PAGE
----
> " " Preet picks 24 / 7.5 = roughly 3 orders per
    > hour.
    >
    > So Preet is more efficient in terms of pieces per hour.
    > But Warren is more efficient in terms of orders per hour.
    >
    > Efficient in this kind of question generally means lowest cost/time per
    > task.
    >
    > But there isn't enough information in the question to give a more specific
    > answer.
    >
    > wisefool
    >
    >
     
    Make Yourself, Jan 22, 2004
    #3
  4. Make Yourself

    Boomer Guest

    "Make Yourself" <> wrote in
    news:hyVPb.218219$JQ1.38543@pd7tw1no:

    > There is more information in the question though. The total
    > number of locations on their orders tells you how many locations
    > they had to go to to put their orders together. The more
    > locations the more work they have to do.
    >
    > Cheers,
    >
    > Coupon


    Then you figure out the rest. It's your homework, isn't it?

    >
    > "wisefool" <> wrote in message
    > news:bup62j$21m$...
    >> Make Yourself said:
    >> > Two employees are putting orders together for a
    >> > distribution
    >> > warehouse.
    >> >
    >> > Warren picks 47 orders in 7 hours. The total number of
    >> > pieces
    >> > he picks is 538. The total number of locations on his orders
    >> > is 415.
    >> >
    >> > Preet picks 24 orders in 7.5 hours. The total number of
    >> > pieces
    >> > he picks is 1169. The total number of locations on his orders
    >> > is 616.
    >> >
    >> > Which employee is more efficient and why? Please show
    >> > the work.
    >> >
    >> > Thank-you, I am stuck with this one and need help.
    >> >
    >> > Cheers,
    >> >
    >> > Coupon

    >>
    >> In pieces per hour, Warren picks 538 / 7 = roughly 77 pieces per
    >> hour.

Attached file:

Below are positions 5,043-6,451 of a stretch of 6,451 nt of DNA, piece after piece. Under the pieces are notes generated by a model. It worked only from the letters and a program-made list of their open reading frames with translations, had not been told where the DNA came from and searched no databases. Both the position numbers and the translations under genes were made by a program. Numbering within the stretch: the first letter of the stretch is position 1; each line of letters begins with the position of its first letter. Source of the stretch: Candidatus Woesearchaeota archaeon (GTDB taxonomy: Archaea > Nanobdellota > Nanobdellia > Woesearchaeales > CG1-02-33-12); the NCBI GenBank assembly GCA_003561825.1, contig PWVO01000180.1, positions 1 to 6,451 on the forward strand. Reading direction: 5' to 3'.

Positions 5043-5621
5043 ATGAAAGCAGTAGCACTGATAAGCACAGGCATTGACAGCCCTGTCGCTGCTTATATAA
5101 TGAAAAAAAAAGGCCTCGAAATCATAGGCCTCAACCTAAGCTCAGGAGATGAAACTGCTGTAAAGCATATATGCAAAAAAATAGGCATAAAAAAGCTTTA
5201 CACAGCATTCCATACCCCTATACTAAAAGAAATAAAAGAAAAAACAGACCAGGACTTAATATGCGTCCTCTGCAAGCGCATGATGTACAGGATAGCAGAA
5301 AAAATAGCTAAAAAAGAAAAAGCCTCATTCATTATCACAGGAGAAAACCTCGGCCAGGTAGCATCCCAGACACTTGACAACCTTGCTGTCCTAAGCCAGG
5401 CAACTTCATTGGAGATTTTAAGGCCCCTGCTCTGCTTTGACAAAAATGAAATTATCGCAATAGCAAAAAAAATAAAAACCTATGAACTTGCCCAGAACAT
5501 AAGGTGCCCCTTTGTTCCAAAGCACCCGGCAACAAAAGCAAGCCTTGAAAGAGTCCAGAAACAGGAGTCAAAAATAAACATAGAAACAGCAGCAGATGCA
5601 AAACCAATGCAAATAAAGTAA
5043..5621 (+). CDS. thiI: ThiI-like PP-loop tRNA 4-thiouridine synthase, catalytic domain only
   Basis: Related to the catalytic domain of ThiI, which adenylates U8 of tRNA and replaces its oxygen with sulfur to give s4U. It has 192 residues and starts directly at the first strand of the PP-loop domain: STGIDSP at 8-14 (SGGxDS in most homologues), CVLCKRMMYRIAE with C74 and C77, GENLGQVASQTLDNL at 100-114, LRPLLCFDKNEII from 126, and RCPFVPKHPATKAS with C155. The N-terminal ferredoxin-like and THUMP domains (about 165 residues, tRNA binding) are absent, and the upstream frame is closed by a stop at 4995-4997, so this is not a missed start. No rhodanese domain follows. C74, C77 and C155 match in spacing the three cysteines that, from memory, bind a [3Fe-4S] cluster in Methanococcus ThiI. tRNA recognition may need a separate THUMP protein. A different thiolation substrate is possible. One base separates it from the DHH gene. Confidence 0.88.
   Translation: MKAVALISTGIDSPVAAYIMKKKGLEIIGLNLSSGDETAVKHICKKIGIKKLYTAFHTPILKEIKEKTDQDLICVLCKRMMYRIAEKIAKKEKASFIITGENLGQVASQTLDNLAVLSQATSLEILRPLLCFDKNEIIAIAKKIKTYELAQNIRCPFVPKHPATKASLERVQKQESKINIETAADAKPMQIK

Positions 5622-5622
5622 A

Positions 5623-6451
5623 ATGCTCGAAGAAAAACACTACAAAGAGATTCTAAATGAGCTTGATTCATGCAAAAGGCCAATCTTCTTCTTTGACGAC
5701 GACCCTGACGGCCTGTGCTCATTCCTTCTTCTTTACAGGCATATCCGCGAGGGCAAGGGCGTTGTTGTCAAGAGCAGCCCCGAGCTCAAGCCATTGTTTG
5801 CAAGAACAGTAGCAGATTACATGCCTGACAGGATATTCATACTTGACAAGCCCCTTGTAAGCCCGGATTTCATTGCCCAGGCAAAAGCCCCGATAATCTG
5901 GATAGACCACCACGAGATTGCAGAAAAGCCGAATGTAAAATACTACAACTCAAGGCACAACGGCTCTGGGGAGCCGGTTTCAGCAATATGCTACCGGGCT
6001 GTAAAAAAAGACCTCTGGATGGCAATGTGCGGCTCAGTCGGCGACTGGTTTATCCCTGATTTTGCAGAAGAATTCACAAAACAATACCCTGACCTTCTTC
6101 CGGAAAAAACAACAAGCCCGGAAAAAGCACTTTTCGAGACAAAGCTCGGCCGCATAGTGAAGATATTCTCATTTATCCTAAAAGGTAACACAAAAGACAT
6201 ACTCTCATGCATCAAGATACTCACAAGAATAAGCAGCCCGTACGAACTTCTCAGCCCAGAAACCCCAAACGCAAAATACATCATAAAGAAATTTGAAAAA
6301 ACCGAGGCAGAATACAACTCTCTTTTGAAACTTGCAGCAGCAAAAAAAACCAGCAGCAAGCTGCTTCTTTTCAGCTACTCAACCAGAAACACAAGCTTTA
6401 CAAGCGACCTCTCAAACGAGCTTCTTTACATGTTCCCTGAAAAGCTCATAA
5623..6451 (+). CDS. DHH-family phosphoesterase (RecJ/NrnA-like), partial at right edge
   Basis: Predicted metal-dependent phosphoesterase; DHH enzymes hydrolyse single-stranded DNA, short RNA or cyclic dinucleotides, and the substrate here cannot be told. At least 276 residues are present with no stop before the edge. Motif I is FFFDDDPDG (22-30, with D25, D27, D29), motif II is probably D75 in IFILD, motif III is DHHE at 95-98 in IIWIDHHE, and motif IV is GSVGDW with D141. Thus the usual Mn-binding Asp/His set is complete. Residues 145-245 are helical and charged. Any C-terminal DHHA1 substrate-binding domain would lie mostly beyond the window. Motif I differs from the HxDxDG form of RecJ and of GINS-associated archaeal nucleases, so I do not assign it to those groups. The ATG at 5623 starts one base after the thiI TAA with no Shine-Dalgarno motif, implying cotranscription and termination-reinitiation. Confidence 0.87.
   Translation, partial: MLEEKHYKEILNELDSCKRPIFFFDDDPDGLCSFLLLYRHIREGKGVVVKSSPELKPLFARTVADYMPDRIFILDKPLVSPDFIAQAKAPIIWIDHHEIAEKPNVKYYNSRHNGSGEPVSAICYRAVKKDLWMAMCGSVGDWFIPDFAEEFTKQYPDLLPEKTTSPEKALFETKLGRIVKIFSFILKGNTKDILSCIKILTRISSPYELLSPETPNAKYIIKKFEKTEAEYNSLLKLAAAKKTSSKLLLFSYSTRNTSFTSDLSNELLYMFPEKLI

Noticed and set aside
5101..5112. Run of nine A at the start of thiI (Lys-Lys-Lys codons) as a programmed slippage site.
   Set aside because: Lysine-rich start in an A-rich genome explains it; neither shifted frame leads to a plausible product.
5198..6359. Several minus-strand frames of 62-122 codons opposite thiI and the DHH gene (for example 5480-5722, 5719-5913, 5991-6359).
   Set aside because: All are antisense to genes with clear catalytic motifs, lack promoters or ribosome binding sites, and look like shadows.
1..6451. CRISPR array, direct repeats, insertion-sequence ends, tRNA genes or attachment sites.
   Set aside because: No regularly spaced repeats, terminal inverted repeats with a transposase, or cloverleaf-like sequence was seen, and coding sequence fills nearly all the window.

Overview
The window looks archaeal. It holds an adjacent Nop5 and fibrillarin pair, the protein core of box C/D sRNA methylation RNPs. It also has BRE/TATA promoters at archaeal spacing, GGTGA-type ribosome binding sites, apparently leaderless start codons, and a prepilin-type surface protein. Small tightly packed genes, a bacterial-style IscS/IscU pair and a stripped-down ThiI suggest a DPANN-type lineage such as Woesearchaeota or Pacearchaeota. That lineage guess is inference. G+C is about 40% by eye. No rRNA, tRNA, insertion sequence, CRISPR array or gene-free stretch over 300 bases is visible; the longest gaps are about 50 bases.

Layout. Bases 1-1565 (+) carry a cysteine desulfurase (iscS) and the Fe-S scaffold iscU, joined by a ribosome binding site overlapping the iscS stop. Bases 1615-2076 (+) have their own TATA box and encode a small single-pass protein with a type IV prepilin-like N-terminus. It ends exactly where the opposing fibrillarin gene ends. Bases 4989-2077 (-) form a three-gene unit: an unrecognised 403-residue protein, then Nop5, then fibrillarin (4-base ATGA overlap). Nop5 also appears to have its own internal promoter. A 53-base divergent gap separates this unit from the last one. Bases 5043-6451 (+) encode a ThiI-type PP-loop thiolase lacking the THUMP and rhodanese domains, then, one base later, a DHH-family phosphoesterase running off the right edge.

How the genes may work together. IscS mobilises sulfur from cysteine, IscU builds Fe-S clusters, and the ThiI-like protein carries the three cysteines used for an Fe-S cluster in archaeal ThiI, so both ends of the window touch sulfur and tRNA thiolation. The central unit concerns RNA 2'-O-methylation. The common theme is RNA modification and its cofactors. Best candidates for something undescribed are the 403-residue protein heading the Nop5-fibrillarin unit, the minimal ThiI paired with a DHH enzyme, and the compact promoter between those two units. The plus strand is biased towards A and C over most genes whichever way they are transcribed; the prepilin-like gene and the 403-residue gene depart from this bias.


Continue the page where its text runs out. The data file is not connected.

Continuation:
>> " " Preet picks 1169 / 7.5 = roughly
    >> 156 pieces
    >> per hour.
    >> In orders per hour Warren picks 47 / 7 = roughly 7 orders per
    >> hour.
    >> " " Preet picks 24 / 7.5 = roughly 3
    >> orders per
    >> hour.
    >>
    >> So Preet is more efficient in terms of pieces per hour.
    >> But Warren is more efficient in terms of orders per hour.
    >>
    >> Efficient in this kind of question generally means lowest
    >> cost/time per task.
    >>
    >> But there isn't enough information in the question to give a more
    >> specific answer.
    >>
    >> wisefool
    >>
    >>

    >
    >
    >
     
    Boomer, Jan 22, 2004
    #4
  5. Make Yourself

    trout Guest

    Make Yourself wrote:

    > There is more information in the question though. The total number of
    > locations on their orders tells you how many locations they had to go
    > to to put their orders together. The more locations the more work
    > they have to do.
    >
    > Cheers,
    >
    > Coupon


    Maybe. But there's still not enough information to make it a useful
    factor in determining efficiency. Perhaps the greater number of 'pieces
    picked' are from neatly-arranged, consecutive locations in close
    proximity (let's say aisles A, B, C, and D); while the smaller number
    gathered from widely-spaced locations (aisles B, Q, L and Z; as well as
    the old shed, out back). Hard to make this a factor in a formula.